In order to make an action movie, a filmmaker will need a story that has fights, car chases, guns and explosions. Incorporate action movie motifs into a regular filmmaking experience with filmmaking tips from a director and filmmaker in this free video on making movies.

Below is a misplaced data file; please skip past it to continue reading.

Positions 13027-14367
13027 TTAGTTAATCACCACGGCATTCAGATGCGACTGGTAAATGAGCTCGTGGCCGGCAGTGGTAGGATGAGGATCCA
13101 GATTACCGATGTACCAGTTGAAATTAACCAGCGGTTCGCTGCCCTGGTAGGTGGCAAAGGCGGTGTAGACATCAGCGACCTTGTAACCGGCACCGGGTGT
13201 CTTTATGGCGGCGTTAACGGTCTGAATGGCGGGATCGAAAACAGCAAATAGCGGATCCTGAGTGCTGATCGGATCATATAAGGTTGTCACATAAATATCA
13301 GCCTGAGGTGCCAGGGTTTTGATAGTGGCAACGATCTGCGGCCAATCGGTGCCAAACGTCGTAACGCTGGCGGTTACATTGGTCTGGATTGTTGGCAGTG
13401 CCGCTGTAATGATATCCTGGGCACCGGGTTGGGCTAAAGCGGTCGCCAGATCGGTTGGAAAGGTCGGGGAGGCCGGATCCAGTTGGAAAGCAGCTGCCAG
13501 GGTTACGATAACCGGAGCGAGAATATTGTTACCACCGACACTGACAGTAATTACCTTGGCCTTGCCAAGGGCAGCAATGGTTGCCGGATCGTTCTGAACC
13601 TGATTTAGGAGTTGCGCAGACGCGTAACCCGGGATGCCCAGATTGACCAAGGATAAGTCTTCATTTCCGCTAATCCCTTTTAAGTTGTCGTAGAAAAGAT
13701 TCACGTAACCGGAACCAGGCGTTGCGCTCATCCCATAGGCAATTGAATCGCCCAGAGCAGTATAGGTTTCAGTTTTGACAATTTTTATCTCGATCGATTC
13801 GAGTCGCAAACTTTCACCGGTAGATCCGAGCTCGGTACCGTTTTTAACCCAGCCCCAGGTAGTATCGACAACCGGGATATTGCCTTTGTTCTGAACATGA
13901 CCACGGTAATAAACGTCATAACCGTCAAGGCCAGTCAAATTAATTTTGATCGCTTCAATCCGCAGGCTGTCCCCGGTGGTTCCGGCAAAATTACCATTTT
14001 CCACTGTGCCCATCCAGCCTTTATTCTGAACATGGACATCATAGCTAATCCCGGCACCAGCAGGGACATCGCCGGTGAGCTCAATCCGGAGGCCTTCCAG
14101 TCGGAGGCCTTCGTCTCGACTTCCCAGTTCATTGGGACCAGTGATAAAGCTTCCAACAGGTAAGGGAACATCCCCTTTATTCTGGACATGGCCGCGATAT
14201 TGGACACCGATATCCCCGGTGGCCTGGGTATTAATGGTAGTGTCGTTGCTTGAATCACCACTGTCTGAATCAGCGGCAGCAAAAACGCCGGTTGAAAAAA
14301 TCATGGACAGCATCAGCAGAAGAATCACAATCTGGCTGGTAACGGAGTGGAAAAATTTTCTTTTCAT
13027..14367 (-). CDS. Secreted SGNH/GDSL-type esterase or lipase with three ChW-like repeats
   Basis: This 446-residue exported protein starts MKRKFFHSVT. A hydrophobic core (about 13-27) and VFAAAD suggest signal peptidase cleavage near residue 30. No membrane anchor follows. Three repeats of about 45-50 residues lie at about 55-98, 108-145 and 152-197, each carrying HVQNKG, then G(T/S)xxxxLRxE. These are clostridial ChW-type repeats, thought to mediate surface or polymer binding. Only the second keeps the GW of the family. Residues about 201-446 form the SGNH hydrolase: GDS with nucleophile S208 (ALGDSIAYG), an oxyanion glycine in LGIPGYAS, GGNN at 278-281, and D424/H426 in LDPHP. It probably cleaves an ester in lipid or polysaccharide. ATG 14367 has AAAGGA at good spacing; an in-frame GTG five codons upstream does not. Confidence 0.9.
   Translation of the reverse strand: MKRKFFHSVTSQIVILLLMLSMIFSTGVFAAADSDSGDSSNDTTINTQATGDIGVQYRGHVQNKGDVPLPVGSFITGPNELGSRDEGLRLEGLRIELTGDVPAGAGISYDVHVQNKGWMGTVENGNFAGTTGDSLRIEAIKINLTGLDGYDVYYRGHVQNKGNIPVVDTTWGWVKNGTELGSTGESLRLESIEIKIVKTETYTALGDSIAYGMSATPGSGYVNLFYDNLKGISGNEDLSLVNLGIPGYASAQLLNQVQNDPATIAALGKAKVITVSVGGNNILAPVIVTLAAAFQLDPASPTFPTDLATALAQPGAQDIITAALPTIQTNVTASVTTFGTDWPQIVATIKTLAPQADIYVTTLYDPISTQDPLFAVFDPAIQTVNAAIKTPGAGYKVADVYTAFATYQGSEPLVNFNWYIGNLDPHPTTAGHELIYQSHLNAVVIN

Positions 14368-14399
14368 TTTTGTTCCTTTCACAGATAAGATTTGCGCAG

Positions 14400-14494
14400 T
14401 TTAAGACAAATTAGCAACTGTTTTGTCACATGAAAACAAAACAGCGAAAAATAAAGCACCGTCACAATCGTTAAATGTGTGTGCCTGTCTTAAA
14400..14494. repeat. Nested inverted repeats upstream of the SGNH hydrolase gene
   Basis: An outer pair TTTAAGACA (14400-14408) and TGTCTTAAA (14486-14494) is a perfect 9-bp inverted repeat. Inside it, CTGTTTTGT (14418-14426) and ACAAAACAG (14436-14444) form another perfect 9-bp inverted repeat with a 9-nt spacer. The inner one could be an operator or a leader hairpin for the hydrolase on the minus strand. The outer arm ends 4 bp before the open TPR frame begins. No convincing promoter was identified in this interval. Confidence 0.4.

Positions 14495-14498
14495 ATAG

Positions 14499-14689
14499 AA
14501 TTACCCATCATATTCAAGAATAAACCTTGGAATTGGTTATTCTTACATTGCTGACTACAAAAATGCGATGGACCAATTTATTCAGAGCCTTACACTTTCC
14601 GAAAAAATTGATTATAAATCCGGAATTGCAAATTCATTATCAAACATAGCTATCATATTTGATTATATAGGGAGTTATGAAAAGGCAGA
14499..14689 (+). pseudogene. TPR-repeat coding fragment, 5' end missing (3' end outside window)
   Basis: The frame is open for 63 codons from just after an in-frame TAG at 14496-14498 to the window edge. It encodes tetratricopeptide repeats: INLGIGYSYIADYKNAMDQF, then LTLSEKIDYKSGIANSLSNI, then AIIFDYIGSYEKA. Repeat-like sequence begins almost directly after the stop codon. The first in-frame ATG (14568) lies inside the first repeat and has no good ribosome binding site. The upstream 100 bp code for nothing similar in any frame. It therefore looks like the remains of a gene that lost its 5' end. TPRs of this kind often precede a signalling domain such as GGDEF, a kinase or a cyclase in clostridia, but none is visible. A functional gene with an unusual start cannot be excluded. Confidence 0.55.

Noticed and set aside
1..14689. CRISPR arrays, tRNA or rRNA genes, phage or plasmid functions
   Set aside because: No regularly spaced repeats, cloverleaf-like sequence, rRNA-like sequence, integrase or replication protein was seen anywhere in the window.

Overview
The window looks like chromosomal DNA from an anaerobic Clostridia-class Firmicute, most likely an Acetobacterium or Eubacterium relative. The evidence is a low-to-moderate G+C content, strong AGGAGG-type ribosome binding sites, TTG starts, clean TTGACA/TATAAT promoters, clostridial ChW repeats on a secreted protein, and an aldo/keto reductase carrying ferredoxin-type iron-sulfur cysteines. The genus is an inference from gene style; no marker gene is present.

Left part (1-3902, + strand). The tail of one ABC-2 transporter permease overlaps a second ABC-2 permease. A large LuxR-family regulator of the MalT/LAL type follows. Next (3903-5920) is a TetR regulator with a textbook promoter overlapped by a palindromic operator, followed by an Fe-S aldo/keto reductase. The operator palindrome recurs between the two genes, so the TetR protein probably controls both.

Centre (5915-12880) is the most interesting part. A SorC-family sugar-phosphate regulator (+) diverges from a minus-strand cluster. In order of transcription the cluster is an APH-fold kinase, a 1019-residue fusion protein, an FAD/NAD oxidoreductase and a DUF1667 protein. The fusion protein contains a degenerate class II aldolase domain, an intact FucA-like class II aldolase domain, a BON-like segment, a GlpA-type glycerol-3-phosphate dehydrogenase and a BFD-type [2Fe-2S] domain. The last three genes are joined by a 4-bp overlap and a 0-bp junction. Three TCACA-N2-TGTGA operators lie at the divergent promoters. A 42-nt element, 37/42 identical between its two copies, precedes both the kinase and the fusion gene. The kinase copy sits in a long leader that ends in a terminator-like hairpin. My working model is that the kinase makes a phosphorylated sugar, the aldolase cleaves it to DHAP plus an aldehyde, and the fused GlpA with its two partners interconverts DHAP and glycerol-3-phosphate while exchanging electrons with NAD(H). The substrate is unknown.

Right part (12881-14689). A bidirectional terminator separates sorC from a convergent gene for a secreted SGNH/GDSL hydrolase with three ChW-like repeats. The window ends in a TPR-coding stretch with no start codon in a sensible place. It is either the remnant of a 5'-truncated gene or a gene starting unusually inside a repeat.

Hi, I'm Jared Drake, and I'm going to talk to you about how to make an action movie. An action movie is really just a normal story that has action, fighting, car chases, guns, people blowing up, all that good stuff. The action genre really started to come to in the 1970s with, you know, the James Bond getting more action oriented, the James Bond films. Dirty Harry was considered one of the first, you know, action movies that really started to popularize the genre. Then in the 80s, you know, you got Schwarzenegger, you got Bruce Willis, and, those guys really took it to a whole new level, and made 'action movie' it's own specific genre. Now, what you need to make an action move, first and foremost, is you need a script. You need that in order to make any movie, obviously. You need to know what story you want to tell. You need actors or subjects, what ever that's going to be. You need a camera to shoot it, and hopefully you have a sound guy and you have lights, and all that good stuff. Once you have those, you're ready to go out and shoot your movie. You don't need anything else to make an action movie, you have everything you need. What would help is having the knowledge of what goes into an action movie. And what you should do is go back and watch films that are somehow similar to the movie you're trying to make, or have sequences that are similar. And basically watch them frame by frame. Watch that sequence frame by frame. If there's scene you want to replicate, basically just copy it shot for shot. You know, all right, start down here. We're here for, you know, two swings. The swing up around here, go back the other way for a couple punches, you know. Actor A ducks as actor B does this. Just jot it all down, have it all in your head exactly how it goes and breaks down piece by piece, and then go out and just shoot that. Now, action movies, they require a lot of time, a lot of people, a lot of rigging, a....just a lot of effort to do it well. You shouldn't go out and try to blow up your friend's house by yourself, and record it, 'cause that's really dangerous. Instead, if you want to blow up your friend's house, you should go get a pyro-technician, so they can do it right. The best advice I can give you about how to make an action film on a small, small level is try and get creative and cut around the big moments. Instead of risking getting injured or hurting somebody, get tough and get smart and find a way to do it where you don't necessarily have to see that part of the action.